Although the reason for these changes is unknown, many studies showed that the diet can shift the PB curve to a downward direction. The results of a clinical trial showed that a diet rich in fruits, vegetables, and low-fat dairy products with lower saturated and total fat can decrease SBP by 5.5 mmHg and diastolic BP (DBP) by 3 mmHg that was higher than those of the control group (18). Another clinical trial in the US on 412 companies revealed that cutting back on salt (sodium) from high to middle, reduced SBP by 2.1 mmHg in the control and 1.2 mmHg in the DASH group, and also decreased sodium from middle to lower level from 4.6 to 1.7 mmHg in the control and DASH groups, respectively (19). A meta-analysis showed that the modest and long-term reduction in salt intake for 4 weeks reduced the PB dramatically in both hypertensive and normotensive groups. A 9% decline in stroke death and 14% in coronary death in the hypertensive patients as well as 6% in stroke death and 4% in coronary death in the normotensive patients can serve as a proof of this claim (20). It seems that the increase of awareness about healthy diet in recent years greatly influenced females and they paid more attention to their health status compared with males. In the current study, the mean BMI was changed from 23.16 to 25.32 kg/m2 in males and from 26.24 to 28.14 kg/m2 in females during the study period. A national health survey of people aged 25 - 64 years showed that the mean BMI increased from 25.03 kg/m2 in 1999 to 26.14 kg/m2 in 2005 (21). It is not only about Iran, but it is a common even all around the world. A systematic review of 9.1 million participants showed that the global mean BMI increased 0.4 kg/m2 per decade for males and 0.5 kg/m2 for females from 1980 to 2008 (22). In the USA, BMI increased 0.08 kg/m2 in males and 0.19 kg/m2 in females per year (23). Katherine reported that the mean BMI remained constant as 28.7 kg/m2 from 2009 to 2010 and a remarkable increase was shown in males BMI value during the recent 12 years, but indicated no significant changes in that of females (24). Flegal in a 20-year study showed that the mean BMI increased in both white and black females at different income and educational levels (25). Unfortunately, this upward trend progresses much faster in the developing countries than the developed ones; for example, the annual rate of obesity in adult males and females in European and North American countries is 0.25, while it is 2 - 5 times higher in Latin America, Northern Africa, and Asia (26). The changes in food habits, job structure, leisure activities, and exercises are the reasons for such upwards. In addition, McTigue found that the individuals who born in the earlier decades of the century usually have a larger age-specific BMI compared with the ones born in the later decades. The people who born in 1957 had a lower mean BMI than the ones born in1964 (27).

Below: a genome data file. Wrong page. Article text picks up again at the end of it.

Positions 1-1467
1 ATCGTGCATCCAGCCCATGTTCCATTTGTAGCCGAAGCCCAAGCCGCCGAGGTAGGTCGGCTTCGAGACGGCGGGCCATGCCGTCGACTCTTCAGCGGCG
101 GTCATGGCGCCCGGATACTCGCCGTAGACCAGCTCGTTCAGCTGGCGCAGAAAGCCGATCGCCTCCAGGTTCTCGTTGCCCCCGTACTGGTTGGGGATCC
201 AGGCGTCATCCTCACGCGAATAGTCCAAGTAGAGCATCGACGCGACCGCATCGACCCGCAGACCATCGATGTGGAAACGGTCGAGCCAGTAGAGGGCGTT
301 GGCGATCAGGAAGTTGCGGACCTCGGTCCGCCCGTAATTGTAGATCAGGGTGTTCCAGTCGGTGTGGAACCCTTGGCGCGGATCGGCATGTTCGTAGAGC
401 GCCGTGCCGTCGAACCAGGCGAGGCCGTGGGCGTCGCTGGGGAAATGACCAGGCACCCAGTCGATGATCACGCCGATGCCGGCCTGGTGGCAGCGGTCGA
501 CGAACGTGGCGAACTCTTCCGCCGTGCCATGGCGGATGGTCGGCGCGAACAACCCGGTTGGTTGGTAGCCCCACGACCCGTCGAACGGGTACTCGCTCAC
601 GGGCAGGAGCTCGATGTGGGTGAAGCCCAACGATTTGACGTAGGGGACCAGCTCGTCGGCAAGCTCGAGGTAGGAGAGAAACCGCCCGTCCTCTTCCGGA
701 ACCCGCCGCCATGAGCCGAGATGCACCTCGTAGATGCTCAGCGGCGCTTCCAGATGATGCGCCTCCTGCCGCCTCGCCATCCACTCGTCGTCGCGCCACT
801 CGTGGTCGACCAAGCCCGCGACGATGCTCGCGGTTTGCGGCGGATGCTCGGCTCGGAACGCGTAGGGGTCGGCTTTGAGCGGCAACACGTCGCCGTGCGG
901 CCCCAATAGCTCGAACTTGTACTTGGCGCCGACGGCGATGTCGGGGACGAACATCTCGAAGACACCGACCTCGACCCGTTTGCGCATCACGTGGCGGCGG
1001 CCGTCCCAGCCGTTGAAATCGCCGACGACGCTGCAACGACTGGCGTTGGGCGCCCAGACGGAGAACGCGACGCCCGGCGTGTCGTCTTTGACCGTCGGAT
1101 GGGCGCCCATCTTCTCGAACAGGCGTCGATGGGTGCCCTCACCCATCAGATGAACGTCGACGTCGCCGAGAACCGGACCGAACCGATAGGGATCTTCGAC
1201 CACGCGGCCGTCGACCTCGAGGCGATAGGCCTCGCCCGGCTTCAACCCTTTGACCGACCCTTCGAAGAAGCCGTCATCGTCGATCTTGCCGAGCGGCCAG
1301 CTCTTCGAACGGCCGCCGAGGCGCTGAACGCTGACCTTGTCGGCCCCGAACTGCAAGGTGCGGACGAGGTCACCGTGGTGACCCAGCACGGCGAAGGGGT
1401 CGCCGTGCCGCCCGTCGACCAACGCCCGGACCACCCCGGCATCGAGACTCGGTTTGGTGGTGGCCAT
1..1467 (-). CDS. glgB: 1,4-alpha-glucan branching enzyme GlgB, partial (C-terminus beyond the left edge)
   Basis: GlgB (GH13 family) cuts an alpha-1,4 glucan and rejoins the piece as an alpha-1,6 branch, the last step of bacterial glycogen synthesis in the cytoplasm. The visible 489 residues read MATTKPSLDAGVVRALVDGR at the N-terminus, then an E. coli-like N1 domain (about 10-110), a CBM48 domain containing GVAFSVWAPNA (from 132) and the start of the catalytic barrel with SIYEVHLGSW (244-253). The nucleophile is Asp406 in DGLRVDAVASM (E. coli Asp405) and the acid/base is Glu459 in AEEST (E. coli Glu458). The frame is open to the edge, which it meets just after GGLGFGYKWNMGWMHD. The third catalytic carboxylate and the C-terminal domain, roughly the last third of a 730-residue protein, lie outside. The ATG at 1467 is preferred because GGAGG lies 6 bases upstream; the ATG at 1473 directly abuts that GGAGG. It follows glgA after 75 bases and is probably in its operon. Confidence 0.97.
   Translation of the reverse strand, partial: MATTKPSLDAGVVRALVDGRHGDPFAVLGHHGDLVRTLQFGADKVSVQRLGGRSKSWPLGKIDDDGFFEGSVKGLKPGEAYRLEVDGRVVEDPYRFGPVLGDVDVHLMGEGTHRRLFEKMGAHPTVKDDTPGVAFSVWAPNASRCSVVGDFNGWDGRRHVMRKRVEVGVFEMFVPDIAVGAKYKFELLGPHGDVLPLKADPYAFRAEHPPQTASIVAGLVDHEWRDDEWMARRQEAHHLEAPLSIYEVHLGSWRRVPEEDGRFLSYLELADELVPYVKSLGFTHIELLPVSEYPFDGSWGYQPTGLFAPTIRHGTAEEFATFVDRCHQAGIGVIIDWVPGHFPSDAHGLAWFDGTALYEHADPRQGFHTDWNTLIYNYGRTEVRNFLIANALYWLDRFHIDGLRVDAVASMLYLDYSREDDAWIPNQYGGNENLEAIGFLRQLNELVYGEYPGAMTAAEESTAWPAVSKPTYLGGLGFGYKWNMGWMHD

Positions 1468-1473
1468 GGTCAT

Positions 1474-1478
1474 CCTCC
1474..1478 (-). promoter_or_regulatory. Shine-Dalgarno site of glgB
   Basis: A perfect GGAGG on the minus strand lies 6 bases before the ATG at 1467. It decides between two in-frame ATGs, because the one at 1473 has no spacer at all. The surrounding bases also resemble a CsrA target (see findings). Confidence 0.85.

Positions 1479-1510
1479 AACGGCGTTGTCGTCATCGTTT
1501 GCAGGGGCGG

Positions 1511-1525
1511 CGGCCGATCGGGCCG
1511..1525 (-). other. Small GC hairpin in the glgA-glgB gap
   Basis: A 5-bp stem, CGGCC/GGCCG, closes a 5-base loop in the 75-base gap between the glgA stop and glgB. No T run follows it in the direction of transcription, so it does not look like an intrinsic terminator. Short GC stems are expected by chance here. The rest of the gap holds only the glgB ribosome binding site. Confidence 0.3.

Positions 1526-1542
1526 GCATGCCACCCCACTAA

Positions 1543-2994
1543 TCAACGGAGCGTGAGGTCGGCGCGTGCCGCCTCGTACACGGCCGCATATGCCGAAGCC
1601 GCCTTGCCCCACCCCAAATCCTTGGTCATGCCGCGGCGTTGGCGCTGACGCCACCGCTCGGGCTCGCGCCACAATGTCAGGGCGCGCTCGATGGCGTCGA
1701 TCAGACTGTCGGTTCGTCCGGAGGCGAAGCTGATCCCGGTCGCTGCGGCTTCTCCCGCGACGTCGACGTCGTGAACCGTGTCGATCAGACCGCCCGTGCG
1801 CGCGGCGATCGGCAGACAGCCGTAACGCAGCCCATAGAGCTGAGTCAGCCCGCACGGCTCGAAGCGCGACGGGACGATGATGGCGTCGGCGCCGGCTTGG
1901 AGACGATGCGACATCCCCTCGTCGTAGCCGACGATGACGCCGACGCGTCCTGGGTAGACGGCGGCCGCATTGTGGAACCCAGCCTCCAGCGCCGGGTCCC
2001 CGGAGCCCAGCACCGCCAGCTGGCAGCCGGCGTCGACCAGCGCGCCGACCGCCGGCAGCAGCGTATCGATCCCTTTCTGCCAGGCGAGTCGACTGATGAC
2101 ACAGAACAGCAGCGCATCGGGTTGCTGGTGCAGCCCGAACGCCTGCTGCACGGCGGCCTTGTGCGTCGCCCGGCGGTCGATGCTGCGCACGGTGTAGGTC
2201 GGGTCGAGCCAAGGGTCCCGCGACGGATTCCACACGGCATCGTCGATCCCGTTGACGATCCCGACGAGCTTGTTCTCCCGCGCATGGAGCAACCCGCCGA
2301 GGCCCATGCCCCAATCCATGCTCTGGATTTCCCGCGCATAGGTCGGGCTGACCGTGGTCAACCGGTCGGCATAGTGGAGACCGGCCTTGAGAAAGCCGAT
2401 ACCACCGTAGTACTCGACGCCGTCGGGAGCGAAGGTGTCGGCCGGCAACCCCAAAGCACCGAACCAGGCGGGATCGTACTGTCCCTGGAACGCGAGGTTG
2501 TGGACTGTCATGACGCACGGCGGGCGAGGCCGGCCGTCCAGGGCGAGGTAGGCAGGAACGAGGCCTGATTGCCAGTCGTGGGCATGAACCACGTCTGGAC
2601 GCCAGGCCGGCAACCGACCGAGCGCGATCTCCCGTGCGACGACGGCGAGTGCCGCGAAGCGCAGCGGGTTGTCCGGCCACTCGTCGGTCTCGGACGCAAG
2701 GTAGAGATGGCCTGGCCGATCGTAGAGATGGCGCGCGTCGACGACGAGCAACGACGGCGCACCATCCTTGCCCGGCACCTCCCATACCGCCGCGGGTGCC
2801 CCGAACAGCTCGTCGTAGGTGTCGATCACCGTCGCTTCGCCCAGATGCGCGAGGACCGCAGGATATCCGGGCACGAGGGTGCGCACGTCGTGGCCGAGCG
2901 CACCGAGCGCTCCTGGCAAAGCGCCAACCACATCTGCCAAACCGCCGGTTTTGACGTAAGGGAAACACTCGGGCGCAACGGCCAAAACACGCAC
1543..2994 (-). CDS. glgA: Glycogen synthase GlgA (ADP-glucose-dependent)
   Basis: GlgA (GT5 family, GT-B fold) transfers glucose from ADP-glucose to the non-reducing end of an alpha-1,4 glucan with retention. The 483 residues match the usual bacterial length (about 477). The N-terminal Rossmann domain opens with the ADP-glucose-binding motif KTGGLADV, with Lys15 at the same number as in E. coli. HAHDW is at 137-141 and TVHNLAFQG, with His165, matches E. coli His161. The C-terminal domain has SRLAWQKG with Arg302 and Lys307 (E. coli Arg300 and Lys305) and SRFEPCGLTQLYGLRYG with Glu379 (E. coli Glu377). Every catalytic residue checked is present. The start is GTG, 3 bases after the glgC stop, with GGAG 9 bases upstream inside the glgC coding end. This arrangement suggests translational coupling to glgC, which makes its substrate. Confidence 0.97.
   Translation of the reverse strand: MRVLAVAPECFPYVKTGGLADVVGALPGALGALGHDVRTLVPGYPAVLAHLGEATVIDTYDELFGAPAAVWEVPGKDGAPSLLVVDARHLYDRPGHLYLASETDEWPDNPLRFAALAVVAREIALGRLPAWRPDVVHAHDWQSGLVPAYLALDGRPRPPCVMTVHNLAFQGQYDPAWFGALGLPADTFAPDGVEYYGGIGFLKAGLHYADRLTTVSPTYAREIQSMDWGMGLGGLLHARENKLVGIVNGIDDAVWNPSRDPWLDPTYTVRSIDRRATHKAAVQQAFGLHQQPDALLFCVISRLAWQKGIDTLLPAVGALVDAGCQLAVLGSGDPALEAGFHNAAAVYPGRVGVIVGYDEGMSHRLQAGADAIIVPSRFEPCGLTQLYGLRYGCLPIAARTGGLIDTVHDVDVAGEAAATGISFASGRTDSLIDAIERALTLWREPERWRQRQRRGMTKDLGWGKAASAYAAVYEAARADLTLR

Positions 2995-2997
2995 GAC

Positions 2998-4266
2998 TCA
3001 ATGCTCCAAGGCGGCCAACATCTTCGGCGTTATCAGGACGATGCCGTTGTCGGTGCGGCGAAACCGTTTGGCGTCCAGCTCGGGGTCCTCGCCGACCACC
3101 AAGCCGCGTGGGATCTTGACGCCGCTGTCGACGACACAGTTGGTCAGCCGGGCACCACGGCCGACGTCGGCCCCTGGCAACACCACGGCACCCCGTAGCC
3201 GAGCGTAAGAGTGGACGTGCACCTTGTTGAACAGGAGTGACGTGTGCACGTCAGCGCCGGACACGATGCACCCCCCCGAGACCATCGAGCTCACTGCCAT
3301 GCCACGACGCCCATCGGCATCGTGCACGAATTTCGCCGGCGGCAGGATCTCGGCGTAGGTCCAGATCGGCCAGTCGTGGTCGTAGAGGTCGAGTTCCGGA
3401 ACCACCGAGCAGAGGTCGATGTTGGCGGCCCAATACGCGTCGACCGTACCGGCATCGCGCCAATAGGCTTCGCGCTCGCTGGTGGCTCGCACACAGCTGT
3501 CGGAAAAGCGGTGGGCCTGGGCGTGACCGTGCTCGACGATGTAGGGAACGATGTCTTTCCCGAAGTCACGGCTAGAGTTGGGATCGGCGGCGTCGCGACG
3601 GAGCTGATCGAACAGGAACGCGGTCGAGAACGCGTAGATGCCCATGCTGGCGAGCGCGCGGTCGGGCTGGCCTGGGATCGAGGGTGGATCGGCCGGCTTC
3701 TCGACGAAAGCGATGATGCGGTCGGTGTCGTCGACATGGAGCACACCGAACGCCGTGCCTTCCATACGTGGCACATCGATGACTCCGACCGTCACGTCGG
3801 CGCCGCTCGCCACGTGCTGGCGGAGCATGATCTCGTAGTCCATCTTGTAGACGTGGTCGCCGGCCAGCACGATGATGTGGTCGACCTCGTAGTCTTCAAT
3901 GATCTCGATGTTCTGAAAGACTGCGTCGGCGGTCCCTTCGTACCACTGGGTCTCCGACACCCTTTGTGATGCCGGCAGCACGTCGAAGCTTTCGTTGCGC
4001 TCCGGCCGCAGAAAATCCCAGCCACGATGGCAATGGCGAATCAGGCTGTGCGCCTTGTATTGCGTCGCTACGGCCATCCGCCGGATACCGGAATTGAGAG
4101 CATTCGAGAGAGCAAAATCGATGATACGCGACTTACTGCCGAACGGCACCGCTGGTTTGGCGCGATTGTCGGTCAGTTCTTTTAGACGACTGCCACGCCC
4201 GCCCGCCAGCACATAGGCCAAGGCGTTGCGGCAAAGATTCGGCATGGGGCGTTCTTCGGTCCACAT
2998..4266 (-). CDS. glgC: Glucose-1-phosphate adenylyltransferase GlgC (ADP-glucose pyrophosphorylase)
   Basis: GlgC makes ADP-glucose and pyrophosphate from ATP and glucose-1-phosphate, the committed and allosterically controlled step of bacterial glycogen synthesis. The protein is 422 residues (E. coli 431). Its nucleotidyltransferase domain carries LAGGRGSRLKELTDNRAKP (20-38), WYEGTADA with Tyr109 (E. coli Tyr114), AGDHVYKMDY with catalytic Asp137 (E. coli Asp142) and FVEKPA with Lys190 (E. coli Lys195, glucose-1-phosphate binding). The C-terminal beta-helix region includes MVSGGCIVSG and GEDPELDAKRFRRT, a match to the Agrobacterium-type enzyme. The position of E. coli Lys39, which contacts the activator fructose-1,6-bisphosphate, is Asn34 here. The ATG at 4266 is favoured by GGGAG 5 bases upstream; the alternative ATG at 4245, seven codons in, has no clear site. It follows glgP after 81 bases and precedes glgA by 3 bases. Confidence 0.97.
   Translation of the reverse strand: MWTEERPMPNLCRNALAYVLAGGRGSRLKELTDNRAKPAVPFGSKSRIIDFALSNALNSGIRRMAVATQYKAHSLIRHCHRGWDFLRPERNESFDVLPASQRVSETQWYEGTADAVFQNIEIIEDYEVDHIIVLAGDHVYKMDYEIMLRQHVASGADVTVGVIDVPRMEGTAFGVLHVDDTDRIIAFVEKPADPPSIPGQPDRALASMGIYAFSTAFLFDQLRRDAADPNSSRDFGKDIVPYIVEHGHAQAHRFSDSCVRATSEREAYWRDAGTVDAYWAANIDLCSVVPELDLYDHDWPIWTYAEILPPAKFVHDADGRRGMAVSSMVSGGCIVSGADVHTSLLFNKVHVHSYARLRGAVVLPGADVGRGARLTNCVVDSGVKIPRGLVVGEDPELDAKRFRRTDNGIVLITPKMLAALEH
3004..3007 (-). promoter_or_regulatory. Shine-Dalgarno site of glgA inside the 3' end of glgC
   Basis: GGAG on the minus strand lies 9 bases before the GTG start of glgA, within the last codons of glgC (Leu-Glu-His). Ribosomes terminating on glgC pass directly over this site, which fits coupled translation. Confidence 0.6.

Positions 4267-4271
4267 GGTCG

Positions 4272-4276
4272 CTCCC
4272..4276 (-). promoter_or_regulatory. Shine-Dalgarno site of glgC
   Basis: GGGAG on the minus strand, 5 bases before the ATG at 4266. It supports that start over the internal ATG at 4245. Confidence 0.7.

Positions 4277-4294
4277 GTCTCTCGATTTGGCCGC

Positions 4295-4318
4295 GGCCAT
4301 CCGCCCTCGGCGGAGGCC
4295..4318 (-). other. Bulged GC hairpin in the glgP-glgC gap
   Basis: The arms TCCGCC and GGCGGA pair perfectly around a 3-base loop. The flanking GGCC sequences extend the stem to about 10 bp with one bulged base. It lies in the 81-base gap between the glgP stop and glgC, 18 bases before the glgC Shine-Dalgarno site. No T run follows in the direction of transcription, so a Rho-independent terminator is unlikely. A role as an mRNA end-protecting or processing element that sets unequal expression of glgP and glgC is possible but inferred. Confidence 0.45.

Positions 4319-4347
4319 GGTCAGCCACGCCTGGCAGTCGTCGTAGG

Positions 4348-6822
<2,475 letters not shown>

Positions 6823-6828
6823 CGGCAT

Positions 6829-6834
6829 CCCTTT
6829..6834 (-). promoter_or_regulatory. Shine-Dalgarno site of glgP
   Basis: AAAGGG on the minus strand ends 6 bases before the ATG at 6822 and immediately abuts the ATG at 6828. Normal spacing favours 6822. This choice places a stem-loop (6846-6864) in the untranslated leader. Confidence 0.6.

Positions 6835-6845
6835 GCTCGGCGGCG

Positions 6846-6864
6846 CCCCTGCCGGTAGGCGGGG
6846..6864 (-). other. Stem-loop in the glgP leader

4.1. Cholesterol

Based on the results of the current study, the total cholesterol increased in both genders, except a decreasing trend in males from 1980 to 1990. Farzadfar focused on the total cholesterol of global population and reported a significant decrease in the total cholesterol level in high-income nations including Australasia, North America, and Western Europe by 0.19 mM/L per decade in males and 0.21 mM/L per decade in females, whereas it increased by 0.08 mM/L per decade in males and 0.09 mM/L per decade in females in East and South-East Asia and the Pacific region (28). Similar studies in the developing countries also reported the same decreasing trend (29, 30). However, an increase in total cholesterol level was observed in Asian countries such as Malaysia, Singapore, Korea, China, and Philippines. Despite the fact that Japan has the least amount of total cholesterol in Asian countries as well as the world, an increase in the total cholesterol of Japanese was observed once in 1958 (31). A reason underlying this increase might be the ascending trajectory of BMI. The second national health and nutrition examination survey (NHANES II) showed that the changes in BMI are accompanied with the changes in total cholesterol (32). A study by Richard also indicated that the total cholesterol and BMI are increased simultaneously (33). Although some other factors contributing total cholesterol increase, apart from BMI increase, the total cholesterol levels can be controlled by cholesterol-lowering drugs and lifestyle modifications, i.e. physical activities and low-fat diets (30). Therefore, controlling any of these factors may induce changes in the general trend.

4.2. Conclusion

Results of the current study indicated that among the risk factors for CVDs, more attention should be paid to PB, and the average PB had a declining trend in recent years due to effective measures and policies. Meanwhile, less attention is paid to other factors such as cholesterol level and BMI; hence, purposive training and interventions to modify lifestyle and nutrition habits are of great importance.